The popular children’s book series about a group of young girls and their adventures in their after-school coding club, “Girls Who Code,” has been added to the ever-growing list of banned books in schools. And now the series founder is speaking out against the move and its direct impact on young girls.

Over the weekend, the series was added to PEN America’s Index of School Book Bans, a comprehensive, nationwide list of restricted literature. PEN America advocates protecting free expression through the advancement of literature and human rights. The mission of the organization is to unite writers and their allies to celebrate creative expression and defend the liberties that make it possible.

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Reshma Saujani, founder of Girls Who Code, shared her feelings about the ban in an Instagram post on Saturday.

“I woke up this morning to a news alert that our @GirlsWhoCode middle-grade book series was banned by some school districts as part of the Mom for Liberty effort to ban books,” she writes in the caption. “To be honest, I am so angry I cannot breathe. This series was our labor of love, our commitment to our community to make sure that girls—all girls—see themselves as coders. You cannot be what you cannot see, and this was our effort to get more girls, girls of color interested in coding. And it worked!!”

The goal for the organization Girls Who Code is to “change the face of tech.” According to the organization’s website, they’re on trach to close the gender gap in new entry-level tech jobs by 2030. The book series plays a huge role in that success.

Moms for Liberty” was founded by two former school board members former school board members, Tiffany Justice and Tina Descovich, who say they witnessed how “short-sighted and destructive policies directly hurt children” and now seek to “stoke the fires of liberty.” The conservative group has, so far, sought to ban curriculum and reading materials in schools that focus on “sexually explicit material,” though they are openly critical of topics like critical race theory, sex education, and inclusive gender language.

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“I haven’t seen any of our chapters that want to get rid of any books that help children find characters they identify with,” Descovich recently told Fox News, which directly contradicts the banning of “Girls Who Code.”

Pennsylvania’s Central York School District, one of the districts banning the book series, is reportedly in a critical political swing region where Girls Who Code has an active club.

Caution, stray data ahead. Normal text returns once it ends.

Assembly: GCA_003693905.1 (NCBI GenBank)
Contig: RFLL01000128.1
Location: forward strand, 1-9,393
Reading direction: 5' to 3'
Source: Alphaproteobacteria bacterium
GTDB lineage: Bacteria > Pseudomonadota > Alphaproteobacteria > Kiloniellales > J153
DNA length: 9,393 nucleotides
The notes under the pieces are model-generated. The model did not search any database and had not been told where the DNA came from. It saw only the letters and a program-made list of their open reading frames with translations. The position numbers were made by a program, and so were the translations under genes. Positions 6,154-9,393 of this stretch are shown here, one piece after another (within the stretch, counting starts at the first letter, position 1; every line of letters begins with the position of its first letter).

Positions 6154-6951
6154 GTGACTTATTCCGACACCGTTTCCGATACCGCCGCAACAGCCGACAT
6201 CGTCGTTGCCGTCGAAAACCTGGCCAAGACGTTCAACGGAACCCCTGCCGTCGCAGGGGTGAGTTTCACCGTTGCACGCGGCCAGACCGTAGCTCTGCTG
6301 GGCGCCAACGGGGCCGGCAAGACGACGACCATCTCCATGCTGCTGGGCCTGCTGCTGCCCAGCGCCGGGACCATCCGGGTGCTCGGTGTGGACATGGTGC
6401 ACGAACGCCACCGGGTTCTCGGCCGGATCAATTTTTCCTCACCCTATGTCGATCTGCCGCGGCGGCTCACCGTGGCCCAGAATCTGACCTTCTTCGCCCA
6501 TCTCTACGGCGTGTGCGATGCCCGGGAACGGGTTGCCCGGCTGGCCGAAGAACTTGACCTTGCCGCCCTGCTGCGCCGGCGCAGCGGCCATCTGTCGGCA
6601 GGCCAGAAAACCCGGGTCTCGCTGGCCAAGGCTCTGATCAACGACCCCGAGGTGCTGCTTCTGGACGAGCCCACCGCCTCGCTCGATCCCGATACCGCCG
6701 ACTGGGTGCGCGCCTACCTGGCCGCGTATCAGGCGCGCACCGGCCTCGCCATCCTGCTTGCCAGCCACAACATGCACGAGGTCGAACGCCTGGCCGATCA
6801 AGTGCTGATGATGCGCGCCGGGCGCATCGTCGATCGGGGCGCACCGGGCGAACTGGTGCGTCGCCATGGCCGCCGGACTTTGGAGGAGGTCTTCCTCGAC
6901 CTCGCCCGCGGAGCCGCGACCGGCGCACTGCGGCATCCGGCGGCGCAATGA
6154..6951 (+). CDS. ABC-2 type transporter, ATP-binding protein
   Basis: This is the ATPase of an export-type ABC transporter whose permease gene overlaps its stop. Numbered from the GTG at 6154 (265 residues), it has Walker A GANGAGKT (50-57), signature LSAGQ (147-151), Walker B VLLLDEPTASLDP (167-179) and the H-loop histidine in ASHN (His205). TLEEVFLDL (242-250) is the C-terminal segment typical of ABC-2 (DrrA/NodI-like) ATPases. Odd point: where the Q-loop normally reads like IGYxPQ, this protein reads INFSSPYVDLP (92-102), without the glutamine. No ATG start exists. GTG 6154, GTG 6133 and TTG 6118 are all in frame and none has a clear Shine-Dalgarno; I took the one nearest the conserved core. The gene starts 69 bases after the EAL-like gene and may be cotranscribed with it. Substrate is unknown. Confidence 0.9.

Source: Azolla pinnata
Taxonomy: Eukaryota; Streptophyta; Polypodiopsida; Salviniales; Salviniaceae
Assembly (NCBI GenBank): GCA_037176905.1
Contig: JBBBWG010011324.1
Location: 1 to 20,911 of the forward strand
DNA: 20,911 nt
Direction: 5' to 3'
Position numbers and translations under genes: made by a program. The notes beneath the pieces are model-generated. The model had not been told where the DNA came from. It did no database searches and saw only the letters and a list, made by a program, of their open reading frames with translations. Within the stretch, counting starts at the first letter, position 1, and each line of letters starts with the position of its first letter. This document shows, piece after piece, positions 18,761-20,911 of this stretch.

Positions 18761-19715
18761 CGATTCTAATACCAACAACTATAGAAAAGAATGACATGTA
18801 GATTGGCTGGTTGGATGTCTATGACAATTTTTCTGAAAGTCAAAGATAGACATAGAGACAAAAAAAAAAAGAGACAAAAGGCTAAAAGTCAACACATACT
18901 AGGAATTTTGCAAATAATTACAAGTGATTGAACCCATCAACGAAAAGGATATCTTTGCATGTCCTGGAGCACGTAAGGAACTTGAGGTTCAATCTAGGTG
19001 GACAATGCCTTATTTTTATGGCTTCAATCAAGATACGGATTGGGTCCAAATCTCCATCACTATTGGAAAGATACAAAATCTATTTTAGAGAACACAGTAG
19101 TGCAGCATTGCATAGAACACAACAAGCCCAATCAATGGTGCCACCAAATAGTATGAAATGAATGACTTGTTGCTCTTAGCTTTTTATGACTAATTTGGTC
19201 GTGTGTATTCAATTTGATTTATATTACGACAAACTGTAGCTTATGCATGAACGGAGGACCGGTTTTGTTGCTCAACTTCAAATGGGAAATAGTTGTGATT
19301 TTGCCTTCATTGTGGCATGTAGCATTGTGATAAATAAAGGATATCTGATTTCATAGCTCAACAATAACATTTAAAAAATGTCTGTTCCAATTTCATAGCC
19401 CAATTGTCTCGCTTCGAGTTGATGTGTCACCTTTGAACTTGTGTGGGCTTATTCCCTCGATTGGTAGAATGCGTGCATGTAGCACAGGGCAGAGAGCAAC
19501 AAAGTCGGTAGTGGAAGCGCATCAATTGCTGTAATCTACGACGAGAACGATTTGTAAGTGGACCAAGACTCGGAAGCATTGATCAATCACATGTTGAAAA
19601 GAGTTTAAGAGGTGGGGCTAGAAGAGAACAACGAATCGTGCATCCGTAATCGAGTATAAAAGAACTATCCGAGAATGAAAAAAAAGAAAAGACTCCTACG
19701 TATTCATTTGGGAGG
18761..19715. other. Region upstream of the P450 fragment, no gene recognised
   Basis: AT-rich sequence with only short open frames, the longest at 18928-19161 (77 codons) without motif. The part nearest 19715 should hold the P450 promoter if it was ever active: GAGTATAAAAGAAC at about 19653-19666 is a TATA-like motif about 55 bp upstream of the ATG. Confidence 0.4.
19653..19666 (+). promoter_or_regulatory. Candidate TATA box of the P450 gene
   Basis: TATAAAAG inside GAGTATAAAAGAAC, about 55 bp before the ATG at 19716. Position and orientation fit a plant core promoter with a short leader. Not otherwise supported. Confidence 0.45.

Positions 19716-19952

Saujani tells Insider she believes the banning of the book series is about controlling young girls and women, and the information they have access to.

“In some ways we know that book banning has been an extreme political tool by the right—banning books to protect our kids from things that are ‘obscene’ or ‘provocative’—but there is nothing obscene or provocative about these books,” she says.

The books are used to teach kids to code, period. Saujani says the books serve a critical purpose, especially in underfunded school districts “that don’t have the technology or have disparate Wi-Fi, these books are a great way to learn to code and a way to equalize access to coding.” 

In her Instagram post over the weekend, Saujani refuses to be deterred by the ban.

We are now 500,000 girls strong. Now, a group of moms and elected officials are trying to change this… by banning books that will get more girls interested in coding. We cannot let them win. We have to fight back. And we will!”

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Girls Who Code book series

Book 1: The Friendship Code

Main character Lucy can’t wait to get started with the new coding club at school. Finally, an after-school activity that she’s really interested in! But Lucy’s excitement turns to disappointment when she’s put into a work group with girls she barely knows. All she wanted to do was make an app that she believes will help someone very special to her.

Suddenly Lucy begins to get cryptic coding messages and needs some help translating them. She soon discovers that coding—and friendship—takes time, dedication, and some laughs!